STATE COLLEGE, Pa. — 3 February 2010 — Punxsutawney Phil saw his shadow, meaning there will be six more weeks of winter. However, AccuWeather.com meteorologists have their own Spring predictions.
Spring could shape up to include an active storm track for the Southeast, accompanied by a late start throughout the eastern two thirds of the nation.
Early spring, specifically March and April, could bring severe weather to the South. “An increased likelihood of tornadoes, damaging winds and thunderstorms from Texas to the Carolinas and Florida may be in store this Spring,” said AccuWeather.com Senior Meteorologist Brett Anderson.
For the eastern half of the U.S., a late, chilly bloom is in the forecast. “The Northeast, Ohio Valley, and Midwest may freeze later into Spring than usual,” said Anderson. “The Northeast can expect dry and chilly conditions through April.”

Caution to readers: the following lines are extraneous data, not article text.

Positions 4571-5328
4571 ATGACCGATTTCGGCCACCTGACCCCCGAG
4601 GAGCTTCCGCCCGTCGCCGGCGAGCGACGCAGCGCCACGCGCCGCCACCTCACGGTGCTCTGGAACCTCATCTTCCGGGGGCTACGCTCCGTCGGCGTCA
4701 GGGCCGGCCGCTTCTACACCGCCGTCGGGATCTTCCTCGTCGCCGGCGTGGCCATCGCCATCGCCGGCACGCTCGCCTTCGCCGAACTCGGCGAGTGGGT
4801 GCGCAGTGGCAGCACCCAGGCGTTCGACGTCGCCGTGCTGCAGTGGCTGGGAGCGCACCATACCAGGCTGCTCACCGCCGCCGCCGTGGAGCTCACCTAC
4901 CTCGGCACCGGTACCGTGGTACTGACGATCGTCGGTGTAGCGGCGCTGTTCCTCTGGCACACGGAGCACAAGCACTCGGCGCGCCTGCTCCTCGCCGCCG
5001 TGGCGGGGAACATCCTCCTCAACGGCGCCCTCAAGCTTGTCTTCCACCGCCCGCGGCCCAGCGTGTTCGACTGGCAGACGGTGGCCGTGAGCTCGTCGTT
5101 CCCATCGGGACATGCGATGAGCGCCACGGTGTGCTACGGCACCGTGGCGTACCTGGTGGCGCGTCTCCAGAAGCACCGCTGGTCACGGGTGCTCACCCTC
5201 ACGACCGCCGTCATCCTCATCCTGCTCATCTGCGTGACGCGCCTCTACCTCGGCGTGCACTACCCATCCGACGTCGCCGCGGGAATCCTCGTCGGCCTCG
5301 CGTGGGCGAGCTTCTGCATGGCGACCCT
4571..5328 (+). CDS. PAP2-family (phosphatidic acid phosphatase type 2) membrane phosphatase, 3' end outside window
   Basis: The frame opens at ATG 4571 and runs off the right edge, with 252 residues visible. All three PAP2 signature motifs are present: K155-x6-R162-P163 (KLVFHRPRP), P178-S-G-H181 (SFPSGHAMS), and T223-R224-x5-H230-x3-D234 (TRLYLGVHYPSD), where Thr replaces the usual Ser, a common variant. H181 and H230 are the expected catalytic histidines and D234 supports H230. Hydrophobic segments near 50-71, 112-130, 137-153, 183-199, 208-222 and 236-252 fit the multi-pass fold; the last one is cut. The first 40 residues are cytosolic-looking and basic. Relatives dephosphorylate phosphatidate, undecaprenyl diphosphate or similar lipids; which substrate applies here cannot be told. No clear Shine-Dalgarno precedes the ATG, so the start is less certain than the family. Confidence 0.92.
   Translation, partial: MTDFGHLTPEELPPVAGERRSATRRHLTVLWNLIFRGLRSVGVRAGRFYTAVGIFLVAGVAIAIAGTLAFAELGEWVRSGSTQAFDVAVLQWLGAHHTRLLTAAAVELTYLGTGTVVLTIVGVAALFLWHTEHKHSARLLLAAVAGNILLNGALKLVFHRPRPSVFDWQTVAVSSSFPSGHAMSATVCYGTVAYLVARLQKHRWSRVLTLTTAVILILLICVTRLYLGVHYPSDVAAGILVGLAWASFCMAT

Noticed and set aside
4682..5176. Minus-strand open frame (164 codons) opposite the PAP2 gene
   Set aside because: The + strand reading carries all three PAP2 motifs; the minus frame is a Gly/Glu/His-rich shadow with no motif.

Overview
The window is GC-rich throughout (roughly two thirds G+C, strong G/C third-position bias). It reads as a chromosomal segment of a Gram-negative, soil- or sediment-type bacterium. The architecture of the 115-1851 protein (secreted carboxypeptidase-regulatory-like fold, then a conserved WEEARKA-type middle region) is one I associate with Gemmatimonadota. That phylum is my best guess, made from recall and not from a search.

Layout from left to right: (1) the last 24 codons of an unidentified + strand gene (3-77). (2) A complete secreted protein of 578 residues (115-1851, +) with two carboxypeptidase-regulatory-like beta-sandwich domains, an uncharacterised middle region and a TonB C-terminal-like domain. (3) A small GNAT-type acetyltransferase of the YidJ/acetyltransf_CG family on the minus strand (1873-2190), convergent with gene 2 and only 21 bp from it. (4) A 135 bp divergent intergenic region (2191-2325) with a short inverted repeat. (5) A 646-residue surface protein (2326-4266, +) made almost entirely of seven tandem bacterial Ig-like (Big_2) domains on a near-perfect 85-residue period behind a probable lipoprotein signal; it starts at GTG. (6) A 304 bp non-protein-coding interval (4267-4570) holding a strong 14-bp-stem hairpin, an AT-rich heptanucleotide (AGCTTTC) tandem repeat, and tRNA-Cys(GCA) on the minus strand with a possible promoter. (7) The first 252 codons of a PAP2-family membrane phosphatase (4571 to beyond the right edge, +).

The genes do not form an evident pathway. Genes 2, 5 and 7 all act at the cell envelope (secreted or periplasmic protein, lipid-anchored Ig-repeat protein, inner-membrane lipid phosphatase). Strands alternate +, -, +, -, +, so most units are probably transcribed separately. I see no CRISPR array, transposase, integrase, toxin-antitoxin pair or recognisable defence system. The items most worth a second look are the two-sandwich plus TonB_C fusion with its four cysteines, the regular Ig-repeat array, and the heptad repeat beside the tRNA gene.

However, the Pacific Northwest may be on par for a seasonably mild first-part of Spring. “The Spring could be fairly mild for the Northwest region initially,” Anderson said. “Temperatures will swing back to normal for the second half of Spring.” Anderson said that Spring could also be wetter-than-normal for the Pacific Northwest.
The initial mild Northwest spring temperatures could spread eastward. “The warming trend from the western part of the nation could hit the Northeast, prompting an end to the late freeze,” said AccuWeather.com Senior Meteorologist Paul Pastelok.
The Midwest and Plains could also see more severe weather this Spring. “A more active tornado season may be in store for the Plains states,” said AccuWeather.com Expert Senior Meteorologist and Severe Weather Enthusiast Henry Margusity. He said the region could see many more tornadoes than it did during the 2008 season.